It’s funny isn’t it, the little things we find that just keep us going, in times of stress, things that enhance our wellbeing.
Mine used to be chocolate, still is tbh, but it has been replaced by something a bit better for me and that produces a nice end result (you can’t always say that about chocolate, can you!)
Crochet. It amazes me how I can take a hook and a ball of yarn (going all Daily Fail here with a picture):
I had a little smile at crochet group on Tuesday became I was helping a lady in her first attempts at a Virus shawl, I enjoyed it but it reminded me of my very first session where another lady was getting into a pickle over this chart:
I remember looking at the shawl with all its intricacy and thinking “no way, no way am I going to be able to make one of those..” fast forward a year and I’m working on one for a friend’s birthday, my fourth one!!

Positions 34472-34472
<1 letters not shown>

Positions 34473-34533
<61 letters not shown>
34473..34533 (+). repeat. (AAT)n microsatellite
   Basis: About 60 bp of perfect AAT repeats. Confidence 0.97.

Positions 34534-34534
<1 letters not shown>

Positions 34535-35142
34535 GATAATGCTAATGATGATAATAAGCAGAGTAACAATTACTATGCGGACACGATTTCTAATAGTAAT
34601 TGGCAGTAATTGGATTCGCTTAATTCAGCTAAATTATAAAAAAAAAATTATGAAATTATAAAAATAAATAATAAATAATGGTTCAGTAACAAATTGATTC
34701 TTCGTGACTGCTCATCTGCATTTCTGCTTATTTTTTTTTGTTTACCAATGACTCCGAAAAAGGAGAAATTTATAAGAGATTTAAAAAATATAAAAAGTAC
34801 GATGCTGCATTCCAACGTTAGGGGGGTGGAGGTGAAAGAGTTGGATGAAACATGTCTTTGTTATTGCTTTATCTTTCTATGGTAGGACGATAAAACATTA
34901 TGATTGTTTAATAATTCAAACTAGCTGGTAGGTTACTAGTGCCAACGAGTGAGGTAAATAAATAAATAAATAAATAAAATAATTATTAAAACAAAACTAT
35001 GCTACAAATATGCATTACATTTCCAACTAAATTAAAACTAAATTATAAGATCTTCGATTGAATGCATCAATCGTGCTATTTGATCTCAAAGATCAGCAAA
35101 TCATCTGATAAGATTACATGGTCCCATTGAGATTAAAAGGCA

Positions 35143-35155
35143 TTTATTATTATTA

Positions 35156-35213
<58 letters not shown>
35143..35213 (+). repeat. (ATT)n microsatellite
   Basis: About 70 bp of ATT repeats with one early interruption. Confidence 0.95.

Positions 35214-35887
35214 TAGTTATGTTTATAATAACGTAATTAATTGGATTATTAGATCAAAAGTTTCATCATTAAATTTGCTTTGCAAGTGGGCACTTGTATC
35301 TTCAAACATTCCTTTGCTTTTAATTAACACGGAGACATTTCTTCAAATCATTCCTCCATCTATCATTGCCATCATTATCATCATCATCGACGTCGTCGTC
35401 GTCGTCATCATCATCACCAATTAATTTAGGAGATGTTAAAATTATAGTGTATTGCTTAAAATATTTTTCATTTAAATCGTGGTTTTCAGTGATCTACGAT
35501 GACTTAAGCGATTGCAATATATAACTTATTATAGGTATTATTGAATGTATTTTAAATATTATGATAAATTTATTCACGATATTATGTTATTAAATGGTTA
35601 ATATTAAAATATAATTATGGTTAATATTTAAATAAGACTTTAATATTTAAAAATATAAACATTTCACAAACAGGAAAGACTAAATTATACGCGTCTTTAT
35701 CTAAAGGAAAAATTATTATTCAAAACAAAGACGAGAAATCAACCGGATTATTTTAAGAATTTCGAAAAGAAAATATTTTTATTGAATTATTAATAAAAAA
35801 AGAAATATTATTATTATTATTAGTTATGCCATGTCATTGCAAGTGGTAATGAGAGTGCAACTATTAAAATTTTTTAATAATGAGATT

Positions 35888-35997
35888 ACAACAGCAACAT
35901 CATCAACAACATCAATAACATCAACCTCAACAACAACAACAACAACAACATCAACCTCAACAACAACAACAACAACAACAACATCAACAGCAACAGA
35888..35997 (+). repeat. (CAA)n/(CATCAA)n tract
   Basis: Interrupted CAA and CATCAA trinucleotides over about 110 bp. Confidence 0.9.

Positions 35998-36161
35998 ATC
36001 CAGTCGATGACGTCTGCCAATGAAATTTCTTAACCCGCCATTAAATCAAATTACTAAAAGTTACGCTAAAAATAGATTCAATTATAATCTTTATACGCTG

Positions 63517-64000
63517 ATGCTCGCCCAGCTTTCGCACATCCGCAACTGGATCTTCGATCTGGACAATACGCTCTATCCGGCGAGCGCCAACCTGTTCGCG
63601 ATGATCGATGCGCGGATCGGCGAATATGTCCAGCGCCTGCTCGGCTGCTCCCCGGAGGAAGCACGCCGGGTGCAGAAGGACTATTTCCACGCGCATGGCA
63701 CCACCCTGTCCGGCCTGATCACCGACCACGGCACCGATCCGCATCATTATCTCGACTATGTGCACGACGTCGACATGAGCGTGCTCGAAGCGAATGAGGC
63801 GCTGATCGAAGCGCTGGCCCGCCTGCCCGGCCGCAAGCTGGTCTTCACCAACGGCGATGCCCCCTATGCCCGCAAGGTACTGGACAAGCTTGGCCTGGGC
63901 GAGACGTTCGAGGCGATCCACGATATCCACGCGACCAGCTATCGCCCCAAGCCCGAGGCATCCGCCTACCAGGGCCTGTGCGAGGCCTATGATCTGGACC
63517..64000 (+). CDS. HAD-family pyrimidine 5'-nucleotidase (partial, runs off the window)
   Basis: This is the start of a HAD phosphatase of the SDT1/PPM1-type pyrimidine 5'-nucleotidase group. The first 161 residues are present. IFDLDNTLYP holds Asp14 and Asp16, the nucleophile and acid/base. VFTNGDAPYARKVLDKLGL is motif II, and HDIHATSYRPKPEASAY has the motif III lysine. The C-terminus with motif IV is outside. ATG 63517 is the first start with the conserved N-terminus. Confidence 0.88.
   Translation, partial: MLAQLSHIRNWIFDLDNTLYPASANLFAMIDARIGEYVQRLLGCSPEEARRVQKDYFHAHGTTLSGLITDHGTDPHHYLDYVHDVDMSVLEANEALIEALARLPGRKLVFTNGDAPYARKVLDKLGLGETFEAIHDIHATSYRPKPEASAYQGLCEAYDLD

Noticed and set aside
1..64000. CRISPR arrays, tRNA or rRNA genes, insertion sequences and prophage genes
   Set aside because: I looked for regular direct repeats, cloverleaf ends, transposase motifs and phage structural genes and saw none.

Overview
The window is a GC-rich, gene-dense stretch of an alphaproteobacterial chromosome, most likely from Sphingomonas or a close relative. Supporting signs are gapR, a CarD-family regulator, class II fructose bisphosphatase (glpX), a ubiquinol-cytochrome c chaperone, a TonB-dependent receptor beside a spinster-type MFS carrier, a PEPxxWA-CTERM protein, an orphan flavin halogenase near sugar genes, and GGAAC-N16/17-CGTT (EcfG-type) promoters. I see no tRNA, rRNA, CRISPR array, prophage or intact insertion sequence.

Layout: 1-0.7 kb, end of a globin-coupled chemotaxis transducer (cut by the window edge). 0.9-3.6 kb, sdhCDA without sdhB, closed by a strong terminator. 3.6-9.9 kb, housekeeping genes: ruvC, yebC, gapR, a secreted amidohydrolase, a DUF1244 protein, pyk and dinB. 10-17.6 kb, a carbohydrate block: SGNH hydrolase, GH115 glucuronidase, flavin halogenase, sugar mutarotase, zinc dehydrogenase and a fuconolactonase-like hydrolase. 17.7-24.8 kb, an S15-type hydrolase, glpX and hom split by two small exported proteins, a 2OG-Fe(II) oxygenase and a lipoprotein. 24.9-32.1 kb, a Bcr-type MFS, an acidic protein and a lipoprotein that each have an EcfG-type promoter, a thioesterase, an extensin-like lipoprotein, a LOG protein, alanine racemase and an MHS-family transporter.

No surprise then that virus is my word for the week as I have been well and truly nabbed by this particular “infection”.
And, after chatting to a fellow SN parent about her pottery hobby, it’s a lot more portable!
It’s also been a week of strangeness after I had a reaction to a meal, fainted and knocked myself out – as you do! So one of my reasons to be cheerful is that – apart from a bruised face – I’m okay and my other one is..
D’s home-school transport for after my next two (and hopefully) final feet operations has been approved!!!
A mega relief as regular readers may recall it was a heck of a battle with “the powers that be” to get anything sorted out, in fact it wasn’t signed off until two weeks afterwards, meaning any meant-to-be restful time was anything but.